While emojis are now commonplace in daily communication, they generally aren’t used in software intelligence platforms, and they don’t belong in our UI copy and most of our other messaging. There are three main reasons for this:

• Emojis distract from the content—words rather than emojis should be used to communicate your message.

• Emojis are used and interpreted differently depending on the culture and context in which they’re used—this can lead to inconsistency and confusion, making your message less effective.

• Emojis don’t fit with our platform personality—they can be used to express your personality but should not be used to express Dynatrace’s personality.

This guidance on emoji usage includes:

  1. An overview of our recommendations for emoji usage in different contexts.
  2. Ideas on what you can use instead of emojis.

Note:UI copy is any text that **can't **be edited by users, for example, tooltips, menu entries, or modal copy. Text that can be edited by users, for example, dashboard titles or notebook annotations, is “user-generated content” and is covered in that section.

Here's an overview of our recommendations for emoji usage per context:

Platform, App, and Solution UI copy

❌ Avoid using emojis

We recommend avoiding emojis in UI copy in the Platform, Apps, and Solutions. Our Platform Personality, Design Language, and Design System were carefully constructed to communicate the Dynatrace brand. Emojis can interfere with and distract from that communication. They also imply a too-casual tone that doesn’t fit with our Platform Personality and can be interpreted very differently by different audiences.

Documentation

❌ Avoid using emojis

Documentation needs a professional tone and technical precision that leaves as little as possible open for interpretation. It’s not the right place for emojis.

Website copy and blogs

❌ Avoid using emojis

As with Platform, App, and Solution UI copy, we recommend avoiding emojis in the marketing website copy and blogs. Again, emojis create a too-casual tone that doesn’t fit with our brand personality.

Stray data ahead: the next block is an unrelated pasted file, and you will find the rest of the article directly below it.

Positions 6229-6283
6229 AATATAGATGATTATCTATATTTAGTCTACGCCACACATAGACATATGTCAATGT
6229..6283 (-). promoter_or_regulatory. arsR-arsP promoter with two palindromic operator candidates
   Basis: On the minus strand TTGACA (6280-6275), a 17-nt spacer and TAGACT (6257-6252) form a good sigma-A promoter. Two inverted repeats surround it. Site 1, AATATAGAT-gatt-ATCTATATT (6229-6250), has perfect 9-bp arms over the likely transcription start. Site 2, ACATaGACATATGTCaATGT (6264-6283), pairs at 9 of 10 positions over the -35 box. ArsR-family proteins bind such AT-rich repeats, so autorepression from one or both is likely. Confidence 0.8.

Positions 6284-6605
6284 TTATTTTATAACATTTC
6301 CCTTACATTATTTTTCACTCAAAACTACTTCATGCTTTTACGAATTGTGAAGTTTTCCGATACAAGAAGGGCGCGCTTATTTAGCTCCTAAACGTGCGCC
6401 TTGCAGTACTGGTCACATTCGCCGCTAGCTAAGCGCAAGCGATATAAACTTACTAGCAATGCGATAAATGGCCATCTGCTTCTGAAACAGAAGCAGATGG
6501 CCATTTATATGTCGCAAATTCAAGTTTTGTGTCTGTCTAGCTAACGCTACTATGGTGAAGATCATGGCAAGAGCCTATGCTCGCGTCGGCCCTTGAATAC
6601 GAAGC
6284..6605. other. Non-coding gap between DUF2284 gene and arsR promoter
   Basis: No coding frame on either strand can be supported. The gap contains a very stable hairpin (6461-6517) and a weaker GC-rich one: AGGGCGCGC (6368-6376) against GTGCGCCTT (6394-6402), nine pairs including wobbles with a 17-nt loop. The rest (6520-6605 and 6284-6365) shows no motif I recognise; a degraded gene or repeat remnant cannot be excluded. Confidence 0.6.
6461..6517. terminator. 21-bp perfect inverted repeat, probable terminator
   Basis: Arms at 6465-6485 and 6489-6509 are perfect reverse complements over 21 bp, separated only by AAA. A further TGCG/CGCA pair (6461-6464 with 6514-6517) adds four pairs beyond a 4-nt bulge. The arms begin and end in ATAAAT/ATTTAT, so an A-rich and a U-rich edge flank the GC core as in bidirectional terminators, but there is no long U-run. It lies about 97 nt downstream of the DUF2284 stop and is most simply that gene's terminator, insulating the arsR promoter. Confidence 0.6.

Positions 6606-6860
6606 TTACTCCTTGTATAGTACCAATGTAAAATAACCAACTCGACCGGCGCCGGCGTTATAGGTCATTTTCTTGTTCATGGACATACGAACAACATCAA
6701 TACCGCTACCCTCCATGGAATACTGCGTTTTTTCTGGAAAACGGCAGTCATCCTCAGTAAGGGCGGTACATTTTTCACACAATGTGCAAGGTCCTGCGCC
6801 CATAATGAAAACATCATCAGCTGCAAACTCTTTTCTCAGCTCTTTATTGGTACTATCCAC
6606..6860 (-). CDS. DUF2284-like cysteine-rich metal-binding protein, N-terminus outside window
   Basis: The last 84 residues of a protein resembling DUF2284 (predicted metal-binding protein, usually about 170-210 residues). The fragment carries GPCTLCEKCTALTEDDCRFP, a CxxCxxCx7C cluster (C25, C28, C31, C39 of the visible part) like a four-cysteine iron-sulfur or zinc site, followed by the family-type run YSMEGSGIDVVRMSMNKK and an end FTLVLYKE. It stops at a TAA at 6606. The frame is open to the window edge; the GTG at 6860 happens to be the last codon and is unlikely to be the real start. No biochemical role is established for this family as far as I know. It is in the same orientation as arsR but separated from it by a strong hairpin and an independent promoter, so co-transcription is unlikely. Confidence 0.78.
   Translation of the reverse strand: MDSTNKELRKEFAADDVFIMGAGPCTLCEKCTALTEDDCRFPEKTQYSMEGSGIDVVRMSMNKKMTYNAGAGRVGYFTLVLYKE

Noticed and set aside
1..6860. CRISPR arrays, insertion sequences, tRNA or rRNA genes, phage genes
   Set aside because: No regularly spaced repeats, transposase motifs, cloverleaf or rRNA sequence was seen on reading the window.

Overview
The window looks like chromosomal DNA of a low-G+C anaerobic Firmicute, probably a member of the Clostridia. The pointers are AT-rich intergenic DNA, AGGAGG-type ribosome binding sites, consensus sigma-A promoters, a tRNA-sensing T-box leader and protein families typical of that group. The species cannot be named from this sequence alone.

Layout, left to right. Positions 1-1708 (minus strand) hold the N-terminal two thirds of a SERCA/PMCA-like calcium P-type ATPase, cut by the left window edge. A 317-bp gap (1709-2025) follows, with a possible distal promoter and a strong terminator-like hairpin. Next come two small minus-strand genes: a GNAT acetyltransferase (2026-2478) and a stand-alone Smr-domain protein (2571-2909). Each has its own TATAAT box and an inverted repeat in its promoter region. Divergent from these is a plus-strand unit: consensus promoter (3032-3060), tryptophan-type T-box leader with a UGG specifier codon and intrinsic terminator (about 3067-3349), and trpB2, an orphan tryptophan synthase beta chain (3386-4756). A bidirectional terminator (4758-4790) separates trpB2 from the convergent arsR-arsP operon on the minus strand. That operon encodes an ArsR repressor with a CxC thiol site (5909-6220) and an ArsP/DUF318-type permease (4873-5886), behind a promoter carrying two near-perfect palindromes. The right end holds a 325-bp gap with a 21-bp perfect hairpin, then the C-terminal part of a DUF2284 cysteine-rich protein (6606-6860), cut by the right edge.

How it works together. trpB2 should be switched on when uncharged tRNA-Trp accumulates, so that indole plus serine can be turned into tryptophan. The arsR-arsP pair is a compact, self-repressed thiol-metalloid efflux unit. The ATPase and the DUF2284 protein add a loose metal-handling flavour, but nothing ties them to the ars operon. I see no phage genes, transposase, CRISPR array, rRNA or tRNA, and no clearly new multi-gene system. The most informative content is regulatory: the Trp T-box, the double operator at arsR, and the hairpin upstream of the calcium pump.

Internal communication (emails, presentations, messages, etc.)

Use your judgment

We don’t want to police emoji use in your internal presentations, emails, and other communication. And, of course, you’re free to use them to express your own personality rather than Dynatrace’s.

When it comes to emails, it’s worth remembering that the Dynatrace security policy requires that they should always be professional in nature.

Customer and other external emails

If the customer has used an emoji first

In your emails and messages to customers and partners, we recommend only using emojis if the customer or partner has used them first, or if you already know the customer and are confident that the context allows for a casual tone.

As with emoji usage in internal emails, the Dynatrace security policy requires that emails should always be professional in nature.

User-generated content (UGC)

✅ Don’t restrict emojis usage in UGC

We can't stop Dynatrace customers and partners from using emojis in their custom apps, documentation, or community content—and we wouldn't want to try. UGC must uphold community standards, but it is not part of our brand.

What you can use instead of emojis

Instead of using emojis, we recommend using words to convey the feeling or emotion you’re trying to express. At the same time as this—or as an alternative—you can use relevant icons to identify themes or add visual interest.

  1. Use words to convey the feeling or emotion you’re trying to express with the emoji

If you find yourself reaching for an emoji to make the copy feel warmer or more human, see if you can put it into words instead.

For example, if you wanted to use a 👏 emoji to praise or congratulate a user on completing a task, you could say “Nice work”, “Nicely done”, or “Great job” instead.

  1. Use relevant icons to identify themes or add visual interest

Although it’s not always immediately obvious, emojis differ from icons in three main ways:

We recommend using icons to identify themes and patterns and add visual interest. If you’re using emojis to create visual interest, think about how they could be replaced with icons instead.

It’s important to use icons consistently and according to their intended purpose, as our icons are a ‘visual language’ of their own. If you’d like to get more information about this topic, please reach out to Hartwig Salzer.

If you want to learn more about these guidelines or aren’t sure about using emojis, you can reach out to Jennifer Buley or John Cheung.